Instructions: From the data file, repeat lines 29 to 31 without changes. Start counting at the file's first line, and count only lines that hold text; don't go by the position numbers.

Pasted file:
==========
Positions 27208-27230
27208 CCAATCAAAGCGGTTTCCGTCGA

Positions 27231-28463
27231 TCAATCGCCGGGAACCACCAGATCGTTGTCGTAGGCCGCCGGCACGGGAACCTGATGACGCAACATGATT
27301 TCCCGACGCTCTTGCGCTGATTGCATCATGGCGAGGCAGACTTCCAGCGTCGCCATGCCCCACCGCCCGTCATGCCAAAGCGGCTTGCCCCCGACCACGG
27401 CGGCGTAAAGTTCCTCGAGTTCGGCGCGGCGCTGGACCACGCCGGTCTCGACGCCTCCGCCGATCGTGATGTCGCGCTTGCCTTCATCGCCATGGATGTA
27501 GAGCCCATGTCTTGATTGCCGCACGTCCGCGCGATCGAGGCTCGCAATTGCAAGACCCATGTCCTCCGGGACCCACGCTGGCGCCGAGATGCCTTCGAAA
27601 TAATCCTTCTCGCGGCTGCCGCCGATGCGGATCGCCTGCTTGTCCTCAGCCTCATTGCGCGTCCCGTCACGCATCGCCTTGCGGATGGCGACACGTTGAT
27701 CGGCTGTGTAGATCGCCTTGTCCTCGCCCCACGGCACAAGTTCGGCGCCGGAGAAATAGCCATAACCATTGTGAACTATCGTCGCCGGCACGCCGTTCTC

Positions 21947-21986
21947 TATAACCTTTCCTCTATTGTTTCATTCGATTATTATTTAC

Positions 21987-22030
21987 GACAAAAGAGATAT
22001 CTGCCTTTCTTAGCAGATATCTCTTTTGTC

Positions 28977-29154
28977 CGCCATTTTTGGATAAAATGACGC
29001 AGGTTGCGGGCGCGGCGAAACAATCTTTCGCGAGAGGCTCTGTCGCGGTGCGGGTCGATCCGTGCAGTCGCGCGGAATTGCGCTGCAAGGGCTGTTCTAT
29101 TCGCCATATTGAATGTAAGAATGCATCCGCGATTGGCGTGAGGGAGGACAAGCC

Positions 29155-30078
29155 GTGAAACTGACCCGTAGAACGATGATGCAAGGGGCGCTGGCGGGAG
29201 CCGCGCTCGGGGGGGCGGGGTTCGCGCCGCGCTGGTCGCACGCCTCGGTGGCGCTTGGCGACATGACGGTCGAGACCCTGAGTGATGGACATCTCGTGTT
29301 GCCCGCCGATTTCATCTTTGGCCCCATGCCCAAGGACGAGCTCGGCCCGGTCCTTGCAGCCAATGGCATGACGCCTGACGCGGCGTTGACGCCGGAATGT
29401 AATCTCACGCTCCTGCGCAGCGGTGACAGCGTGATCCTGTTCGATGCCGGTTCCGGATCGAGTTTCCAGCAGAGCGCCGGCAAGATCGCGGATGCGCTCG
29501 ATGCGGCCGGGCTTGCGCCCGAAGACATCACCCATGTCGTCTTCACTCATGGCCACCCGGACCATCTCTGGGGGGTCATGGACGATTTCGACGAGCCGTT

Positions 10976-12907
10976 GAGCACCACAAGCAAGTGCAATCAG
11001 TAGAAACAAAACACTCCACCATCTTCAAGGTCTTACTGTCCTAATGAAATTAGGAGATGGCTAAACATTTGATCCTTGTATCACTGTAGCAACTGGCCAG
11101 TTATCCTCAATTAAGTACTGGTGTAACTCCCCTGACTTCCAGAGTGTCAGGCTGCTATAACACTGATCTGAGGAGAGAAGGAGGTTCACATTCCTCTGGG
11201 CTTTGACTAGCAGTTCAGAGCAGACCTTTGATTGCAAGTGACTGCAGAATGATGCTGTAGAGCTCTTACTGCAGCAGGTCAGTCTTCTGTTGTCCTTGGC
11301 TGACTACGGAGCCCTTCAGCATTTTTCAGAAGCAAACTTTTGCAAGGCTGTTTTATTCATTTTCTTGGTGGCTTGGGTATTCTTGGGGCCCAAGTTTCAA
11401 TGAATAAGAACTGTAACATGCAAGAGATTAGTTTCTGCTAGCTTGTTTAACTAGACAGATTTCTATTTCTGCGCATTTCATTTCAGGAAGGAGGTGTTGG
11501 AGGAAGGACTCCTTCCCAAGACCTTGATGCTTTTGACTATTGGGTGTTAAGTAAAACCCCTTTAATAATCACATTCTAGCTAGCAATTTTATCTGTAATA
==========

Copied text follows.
11201 CTTTGACTAGCAGTTCAGAGCAGACCTTTGATTGCAAGTGACTGCAGAATGATGCTGTAGAGCTCTTACTGCAGCAGGTCAGTCTTCTGTTGTCCTTGGC
11301 TGACTACGGAGCCCTTCAGCATTTTTCAGAAGCAAACTTTTGCAAGGCTGTTTTATTCATTTTCTTGGTGGCTTGGGTATTCTTGGGGCCCAAGTTTCAA
11401 TGAATAAGAACTGTAACATGCAAGAGATTAGTTTCTGCTAGCTTGTTTAACTAGACAGATTTCTATTTCTGCGCATTTCATTTCAGGAAGGAGGTGTTGG